Many things on earth follow the principle of sowing and reaping, and forgiveness(mercy) is not an exception. If you want to continually enjoy God’s mercy, sow mercy into the lives of those who offend or owe you.
In Matthew 18:21-35, we read of the unforgiving servant. This dude owed much…so MUCH, yet he couldn’t do likewise to his fellow-servant. We learn that the reason a heavily-indebted servant whose debt was forgiven had to be locked up until he paid up, was because he could not forgive his fellow servant as he was forgiven. As a result, the forgiveness he had received was neutralized by his unforgiving stance and he ended up a debtor.
This might look a bit bizarre, but doesn’t it portray how we sometimes act? We owed so much but God forgave us by offering His Son in our place yet we still struggle to let go of those who offend us. We asked(and are still asking) for forgiveness and God granted our request yet we refuse to forgive that brother that misunderstood our views or that sister that still hasn’t been able to pay back our loans after such a long time.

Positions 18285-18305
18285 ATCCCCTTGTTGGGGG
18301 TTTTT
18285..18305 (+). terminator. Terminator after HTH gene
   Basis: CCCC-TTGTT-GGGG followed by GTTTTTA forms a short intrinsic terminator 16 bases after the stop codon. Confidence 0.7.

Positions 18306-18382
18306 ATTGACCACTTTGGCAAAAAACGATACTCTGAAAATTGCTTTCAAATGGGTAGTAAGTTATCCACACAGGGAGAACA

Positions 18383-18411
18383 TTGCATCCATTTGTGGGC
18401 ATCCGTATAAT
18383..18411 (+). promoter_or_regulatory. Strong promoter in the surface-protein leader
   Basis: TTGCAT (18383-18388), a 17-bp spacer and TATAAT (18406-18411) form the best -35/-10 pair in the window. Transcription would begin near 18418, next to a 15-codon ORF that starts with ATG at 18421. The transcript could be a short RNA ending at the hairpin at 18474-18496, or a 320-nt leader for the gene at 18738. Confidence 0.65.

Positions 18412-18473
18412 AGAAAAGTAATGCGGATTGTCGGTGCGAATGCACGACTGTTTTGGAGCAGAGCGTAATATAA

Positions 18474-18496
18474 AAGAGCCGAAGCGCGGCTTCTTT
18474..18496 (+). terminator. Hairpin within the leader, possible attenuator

Forgiveness also has it’s healing nature. Forgiveness is medicine. It is God’s way of healing your wounded soul. He wants you to release your sadness in order to receive his gladness. This is a new day. A new day must not be poisoned with old venom. Open your heart to God’s grace. Release the bitterness. As god forgives you, forgive others. Live in peace. The pain will soon pass. May the Lord flood your soul with joy and serenity.
A way to determine how much love or hatred you have within you is by noting the kind of prayers you pray for others. Do you even put others in your prayers at all? How often do you intercede for others?